Objectives: Temporal lobe epilepsy is the most common form of intractable partial epilepsy in adults with hippocampal sclerosis accounting for the majority of cases. Selective amygdalo-hippocampectomy (SEAH) is suggested as a safe and effective surgical procedure with the advantage of a better cognitive outcome.
Methods: We prospectively documented 56 consecutive patients with medically refractory medial temporal lob epilepsy. Candidates for surgery were determined as those with characteristic clinical and imaging findings, ictal recordings, and neuropsychological evaluation. A standard SEAH was performed and hippocampal sclerosis was histologically confirmed.
Results: In our study 76.7% of patients were classified as Engel I and 62.2% as ILAE I at their last follow up. Overall, at the last follow-up, 51.8% of patients were seizure-free since surgery (Engel 1a and ILAE 1a), 25% had stopped antiepileptic treatment, and another 52% had decreased either the dosage or number of antiepileptic drugs. 86.3% of the patients with abnormality on neurocognitive tasks showed improvement at the end of the 6 months post surgery.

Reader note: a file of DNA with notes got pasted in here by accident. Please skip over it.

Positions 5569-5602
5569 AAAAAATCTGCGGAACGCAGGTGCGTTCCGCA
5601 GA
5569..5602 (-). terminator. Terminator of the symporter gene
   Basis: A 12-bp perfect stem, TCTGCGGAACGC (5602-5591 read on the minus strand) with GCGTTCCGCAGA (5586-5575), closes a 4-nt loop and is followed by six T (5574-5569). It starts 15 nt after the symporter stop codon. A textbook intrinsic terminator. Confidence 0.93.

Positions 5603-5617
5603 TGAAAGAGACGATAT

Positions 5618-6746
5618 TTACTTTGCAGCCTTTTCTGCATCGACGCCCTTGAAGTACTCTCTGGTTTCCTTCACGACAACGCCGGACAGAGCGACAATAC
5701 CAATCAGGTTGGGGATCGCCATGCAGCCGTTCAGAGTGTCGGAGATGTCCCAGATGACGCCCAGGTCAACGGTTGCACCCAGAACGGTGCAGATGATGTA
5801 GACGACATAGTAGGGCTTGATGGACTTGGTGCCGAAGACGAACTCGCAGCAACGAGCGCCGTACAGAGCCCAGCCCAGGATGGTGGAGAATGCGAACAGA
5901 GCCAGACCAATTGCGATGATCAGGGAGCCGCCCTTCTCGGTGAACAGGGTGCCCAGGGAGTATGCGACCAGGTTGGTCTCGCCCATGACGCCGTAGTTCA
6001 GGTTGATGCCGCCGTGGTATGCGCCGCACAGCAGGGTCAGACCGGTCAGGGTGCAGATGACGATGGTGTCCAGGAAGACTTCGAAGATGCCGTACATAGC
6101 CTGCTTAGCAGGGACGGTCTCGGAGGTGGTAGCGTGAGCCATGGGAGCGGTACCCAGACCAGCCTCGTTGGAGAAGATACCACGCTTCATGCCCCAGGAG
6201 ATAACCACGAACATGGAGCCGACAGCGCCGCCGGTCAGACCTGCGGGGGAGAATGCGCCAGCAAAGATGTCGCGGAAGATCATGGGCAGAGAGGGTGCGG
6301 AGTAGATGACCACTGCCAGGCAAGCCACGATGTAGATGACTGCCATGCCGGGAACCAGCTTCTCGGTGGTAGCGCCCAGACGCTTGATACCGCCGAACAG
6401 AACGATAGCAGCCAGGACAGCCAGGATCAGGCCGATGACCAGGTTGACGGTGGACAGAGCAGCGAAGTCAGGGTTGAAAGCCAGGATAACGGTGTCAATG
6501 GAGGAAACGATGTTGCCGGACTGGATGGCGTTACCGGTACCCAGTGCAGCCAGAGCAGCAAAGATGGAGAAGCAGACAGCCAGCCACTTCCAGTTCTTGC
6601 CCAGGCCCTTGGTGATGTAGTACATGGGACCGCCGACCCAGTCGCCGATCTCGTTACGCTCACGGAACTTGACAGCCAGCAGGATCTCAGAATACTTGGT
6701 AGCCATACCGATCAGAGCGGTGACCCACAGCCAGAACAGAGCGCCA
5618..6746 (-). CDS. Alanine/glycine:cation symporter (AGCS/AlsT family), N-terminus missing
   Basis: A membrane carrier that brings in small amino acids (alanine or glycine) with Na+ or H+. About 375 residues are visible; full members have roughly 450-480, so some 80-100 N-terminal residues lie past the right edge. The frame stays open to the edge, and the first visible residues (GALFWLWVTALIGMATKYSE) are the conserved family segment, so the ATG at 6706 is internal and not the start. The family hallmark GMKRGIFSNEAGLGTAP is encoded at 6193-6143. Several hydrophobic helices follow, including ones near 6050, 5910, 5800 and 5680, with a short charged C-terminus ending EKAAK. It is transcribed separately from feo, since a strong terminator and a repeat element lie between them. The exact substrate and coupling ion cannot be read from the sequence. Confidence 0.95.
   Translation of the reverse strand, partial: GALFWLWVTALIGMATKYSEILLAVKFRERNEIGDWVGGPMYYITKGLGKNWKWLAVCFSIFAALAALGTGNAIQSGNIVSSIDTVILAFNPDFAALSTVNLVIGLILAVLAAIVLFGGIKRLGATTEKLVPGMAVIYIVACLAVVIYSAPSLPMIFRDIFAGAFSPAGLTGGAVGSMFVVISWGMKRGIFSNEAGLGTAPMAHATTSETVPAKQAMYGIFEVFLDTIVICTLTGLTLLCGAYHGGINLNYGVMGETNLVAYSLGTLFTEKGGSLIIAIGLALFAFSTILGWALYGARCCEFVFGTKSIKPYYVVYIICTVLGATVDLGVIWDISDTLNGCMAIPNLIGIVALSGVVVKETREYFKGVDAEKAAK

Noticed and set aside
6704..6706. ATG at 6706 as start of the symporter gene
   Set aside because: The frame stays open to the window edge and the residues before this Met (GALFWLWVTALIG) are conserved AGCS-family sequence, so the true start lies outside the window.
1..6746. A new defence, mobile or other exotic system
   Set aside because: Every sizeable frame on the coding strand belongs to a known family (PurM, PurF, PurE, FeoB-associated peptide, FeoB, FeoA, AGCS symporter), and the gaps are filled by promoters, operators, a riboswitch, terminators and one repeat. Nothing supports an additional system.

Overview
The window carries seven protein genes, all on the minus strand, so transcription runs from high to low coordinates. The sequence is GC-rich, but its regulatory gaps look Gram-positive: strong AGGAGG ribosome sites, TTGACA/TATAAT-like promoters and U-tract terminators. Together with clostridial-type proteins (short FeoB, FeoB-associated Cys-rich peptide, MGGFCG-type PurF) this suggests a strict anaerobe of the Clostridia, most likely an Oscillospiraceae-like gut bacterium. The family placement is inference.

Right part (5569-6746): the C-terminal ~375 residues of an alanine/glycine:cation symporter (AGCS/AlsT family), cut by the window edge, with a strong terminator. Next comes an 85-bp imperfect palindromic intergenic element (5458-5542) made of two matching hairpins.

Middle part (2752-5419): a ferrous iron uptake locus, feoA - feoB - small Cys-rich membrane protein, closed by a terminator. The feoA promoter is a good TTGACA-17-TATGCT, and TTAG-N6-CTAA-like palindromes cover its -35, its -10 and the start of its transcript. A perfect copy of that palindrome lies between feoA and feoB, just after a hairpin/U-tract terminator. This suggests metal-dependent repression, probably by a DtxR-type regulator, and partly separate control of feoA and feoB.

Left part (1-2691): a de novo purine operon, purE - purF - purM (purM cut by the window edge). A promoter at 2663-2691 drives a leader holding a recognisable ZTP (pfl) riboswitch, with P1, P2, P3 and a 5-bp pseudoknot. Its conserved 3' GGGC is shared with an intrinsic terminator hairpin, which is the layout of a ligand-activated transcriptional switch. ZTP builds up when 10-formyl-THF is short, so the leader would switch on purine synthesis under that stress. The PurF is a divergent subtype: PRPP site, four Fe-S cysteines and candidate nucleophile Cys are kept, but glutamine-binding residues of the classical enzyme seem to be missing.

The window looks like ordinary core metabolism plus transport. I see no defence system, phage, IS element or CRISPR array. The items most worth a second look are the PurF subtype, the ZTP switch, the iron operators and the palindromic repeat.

Conclusion: SEAH is a safe and effective surgical procedure without the necessity of a larger resection and further invasive methods.